Virus sparks call to shut borders
BRUSSELS, Belgium -- A move will be made on Tuesday to ban the movement of livestock susceptible to foot-and-mouth disease across European borders.
Italian Agriculture Minister Alfonso Pecoraro Scanio will urge European ministers at a standing veterinary committee to accept the closure of all national borders to imports and exports of livestock at threat.
The move comes as European countries step up efforts to keep the virus at bay despite scares among its livestock.
Foot-and mouth disease, which does not harm humans, causes blisters on the hooves and mouths of sheep, pigs, cattle and goats undermining their economic value.
France has already banned exports, and after discovering traces of the disease in slaughtered imported British sheep on the weekend it suspended the transport of all cloven-hoofed animals -- except to slaughterhouses -- for the next two weeks.
French Farm Minister Jean Glavany said the disease "could be a new tragedy for French farmers."
Nine of the country's farms are under quarantine and the preventive slaughter of 50,000 sheep has been ordered, including five sheep in Gard, southern France, which are suspected of having had the disease.
But the two cattle that had come into contact with slaughtered British sheep have tested negative, the farm ministry has said.
French President Jacques Chirac added: "We're very worried about the situation and determined to do everything possible to tackle the problem."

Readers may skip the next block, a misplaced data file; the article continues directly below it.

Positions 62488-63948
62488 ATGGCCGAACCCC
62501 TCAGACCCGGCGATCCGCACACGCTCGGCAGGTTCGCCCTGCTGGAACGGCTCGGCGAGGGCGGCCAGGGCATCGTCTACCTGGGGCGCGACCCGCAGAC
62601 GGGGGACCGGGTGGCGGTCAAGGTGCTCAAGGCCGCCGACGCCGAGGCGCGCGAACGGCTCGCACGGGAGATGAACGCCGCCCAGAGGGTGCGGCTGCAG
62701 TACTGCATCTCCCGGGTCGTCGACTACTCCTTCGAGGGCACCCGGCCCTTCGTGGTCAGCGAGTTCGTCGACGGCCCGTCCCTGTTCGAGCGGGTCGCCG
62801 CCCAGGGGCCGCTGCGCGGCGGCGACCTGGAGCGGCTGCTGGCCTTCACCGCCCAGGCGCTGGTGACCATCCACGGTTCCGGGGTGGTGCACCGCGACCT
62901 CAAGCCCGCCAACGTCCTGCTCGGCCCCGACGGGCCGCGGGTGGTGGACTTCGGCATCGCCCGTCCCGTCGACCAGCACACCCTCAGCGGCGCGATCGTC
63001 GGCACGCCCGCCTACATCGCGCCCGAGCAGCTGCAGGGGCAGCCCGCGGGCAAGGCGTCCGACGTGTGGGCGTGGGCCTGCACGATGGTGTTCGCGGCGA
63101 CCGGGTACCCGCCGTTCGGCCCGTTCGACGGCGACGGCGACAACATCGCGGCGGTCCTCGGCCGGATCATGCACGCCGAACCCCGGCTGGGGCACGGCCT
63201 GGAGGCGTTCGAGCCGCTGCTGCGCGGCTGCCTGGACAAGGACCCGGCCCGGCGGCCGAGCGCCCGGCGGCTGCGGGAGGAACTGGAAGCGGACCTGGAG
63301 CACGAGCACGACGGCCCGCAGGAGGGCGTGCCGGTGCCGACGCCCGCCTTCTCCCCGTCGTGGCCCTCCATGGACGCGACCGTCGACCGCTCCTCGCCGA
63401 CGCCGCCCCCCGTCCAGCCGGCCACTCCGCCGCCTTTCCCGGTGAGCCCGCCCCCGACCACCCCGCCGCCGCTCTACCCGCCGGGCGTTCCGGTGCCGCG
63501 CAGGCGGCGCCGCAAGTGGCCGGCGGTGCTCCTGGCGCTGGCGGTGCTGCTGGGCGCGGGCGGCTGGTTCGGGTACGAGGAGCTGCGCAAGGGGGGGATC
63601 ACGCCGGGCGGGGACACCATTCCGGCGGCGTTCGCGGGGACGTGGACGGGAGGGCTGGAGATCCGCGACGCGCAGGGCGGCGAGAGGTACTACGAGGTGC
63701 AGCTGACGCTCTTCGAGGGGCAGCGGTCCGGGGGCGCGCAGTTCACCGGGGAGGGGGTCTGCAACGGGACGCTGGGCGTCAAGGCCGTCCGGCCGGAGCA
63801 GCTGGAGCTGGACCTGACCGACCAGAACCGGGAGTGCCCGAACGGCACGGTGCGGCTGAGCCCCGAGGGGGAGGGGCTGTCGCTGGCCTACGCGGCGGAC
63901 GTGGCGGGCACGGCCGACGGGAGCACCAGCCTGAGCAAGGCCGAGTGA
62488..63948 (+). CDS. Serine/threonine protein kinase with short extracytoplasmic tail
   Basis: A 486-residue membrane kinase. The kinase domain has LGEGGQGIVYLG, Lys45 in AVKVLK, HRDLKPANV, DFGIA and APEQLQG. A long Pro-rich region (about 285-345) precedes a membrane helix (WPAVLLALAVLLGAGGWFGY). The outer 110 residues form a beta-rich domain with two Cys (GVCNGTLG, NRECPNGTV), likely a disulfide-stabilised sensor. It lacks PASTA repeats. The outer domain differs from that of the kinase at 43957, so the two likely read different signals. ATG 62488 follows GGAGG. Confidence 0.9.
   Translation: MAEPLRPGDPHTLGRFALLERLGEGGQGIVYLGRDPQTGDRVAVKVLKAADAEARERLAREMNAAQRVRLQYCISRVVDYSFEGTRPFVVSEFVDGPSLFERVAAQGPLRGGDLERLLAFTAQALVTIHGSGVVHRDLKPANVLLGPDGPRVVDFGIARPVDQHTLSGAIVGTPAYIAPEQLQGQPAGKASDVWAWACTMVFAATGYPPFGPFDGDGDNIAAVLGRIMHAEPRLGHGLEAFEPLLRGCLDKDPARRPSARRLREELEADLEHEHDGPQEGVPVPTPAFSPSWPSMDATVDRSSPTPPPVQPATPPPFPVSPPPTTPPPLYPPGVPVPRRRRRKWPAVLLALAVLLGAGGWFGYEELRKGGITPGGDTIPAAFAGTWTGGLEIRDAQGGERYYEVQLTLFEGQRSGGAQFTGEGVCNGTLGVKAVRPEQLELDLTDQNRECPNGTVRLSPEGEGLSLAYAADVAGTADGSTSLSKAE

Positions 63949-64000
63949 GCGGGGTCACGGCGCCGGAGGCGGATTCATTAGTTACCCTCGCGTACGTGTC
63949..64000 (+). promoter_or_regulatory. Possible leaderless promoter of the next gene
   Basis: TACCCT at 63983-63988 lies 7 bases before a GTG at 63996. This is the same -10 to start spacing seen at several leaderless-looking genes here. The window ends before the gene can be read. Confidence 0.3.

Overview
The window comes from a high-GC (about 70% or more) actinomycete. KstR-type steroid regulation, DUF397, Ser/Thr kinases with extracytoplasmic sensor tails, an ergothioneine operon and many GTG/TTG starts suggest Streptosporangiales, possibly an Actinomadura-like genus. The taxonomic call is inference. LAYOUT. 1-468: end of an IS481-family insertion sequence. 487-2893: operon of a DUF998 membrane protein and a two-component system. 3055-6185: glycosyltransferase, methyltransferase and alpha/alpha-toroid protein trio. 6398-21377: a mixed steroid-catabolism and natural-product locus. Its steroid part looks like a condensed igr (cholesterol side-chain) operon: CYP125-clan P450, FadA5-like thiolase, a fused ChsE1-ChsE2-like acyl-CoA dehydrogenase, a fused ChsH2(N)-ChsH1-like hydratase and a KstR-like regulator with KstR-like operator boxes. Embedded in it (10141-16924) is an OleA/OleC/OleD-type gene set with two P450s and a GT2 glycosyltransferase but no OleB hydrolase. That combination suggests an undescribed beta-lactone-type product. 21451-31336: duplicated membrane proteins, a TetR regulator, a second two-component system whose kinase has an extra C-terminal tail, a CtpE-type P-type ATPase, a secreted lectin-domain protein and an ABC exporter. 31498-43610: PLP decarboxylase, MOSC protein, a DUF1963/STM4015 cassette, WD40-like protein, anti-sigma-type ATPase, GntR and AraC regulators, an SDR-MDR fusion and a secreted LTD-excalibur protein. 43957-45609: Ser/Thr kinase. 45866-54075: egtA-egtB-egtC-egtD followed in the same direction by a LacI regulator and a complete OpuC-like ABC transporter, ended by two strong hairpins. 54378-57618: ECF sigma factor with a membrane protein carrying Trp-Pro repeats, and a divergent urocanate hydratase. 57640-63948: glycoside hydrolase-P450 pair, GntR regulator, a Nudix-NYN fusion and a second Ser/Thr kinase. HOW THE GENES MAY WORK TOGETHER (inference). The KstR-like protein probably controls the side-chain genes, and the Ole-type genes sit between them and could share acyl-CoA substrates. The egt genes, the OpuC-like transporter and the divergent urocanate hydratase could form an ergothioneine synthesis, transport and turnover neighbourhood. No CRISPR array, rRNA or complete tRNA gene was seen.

Continent free -- so far
Other tests on livestock in Belgium and Denmark proved negative on Monday -- making the continent free so far from any confirmed cases.
But the Belgian Government imposed a three-day ban on all transport of farm animals, banned weekend horse races throughout the country and ordered the destruction of all animals in transit.
German officials in the state of Brandenburg said they had sealed off a pig farm after noting suspicious symptoms in one of the animals.
In the UK, where 71 cases have been confirmed and 45,000 animals have been culled, the National Farmers' Union spoke of a possible "nightmare scenario."
One of the latest cases includes a tenant farm in the southwest of England leased by the Prince of Wales.
British supermarkets reported soaring meat sales, with shoppers stockpiling supplies.
In an effort to avert shortages, the government announced measures that will allow farm animals from areas of the country not infected by foot-and-mouth to be taken directly to slaughterhouses under stringent conditions.
Bulgaria announced on Monday it had banned all imports of cloven-hoofed animals, related products and fodder from France, Germany, Belgium, the Netherlands and Ireland as a precaution.
But Sweden, which currently chairs the presidency of the EU, dismissed the need to raise the foot-and-mouth crisis at an EU summit in late March.
Swedish Prime Minister President Goran Persson said, following a meeting with Chirac in Paris, that the outbreak was primarily an issue for farm ministers and that Sweden did not plan to put the farming industry's latest plight on the agenda at the March 23 EU summit in Stockholm.
"It's not politically correct in a sense to raise the issue of foot-and-mouth because it's up to the Agriculture Council (EU farm ministers) to address the question," he said.
"If we start the farm debate now, it will only hold up enlargement, or overshadow the enlargement question."
Asian states moved on Monday to restrict the imports of European meat.
Japan announced it had imposed a temporary ban on imports of cloven-hoofed animals and related products from Belgium, France and Denmark.
While in South Korea, officials added possibly suspect meat from France, Germany and Denmark to a quarantine list already set up against imports of cloven-hoofed animal products from Belgium.
Reuters contributed to this report.
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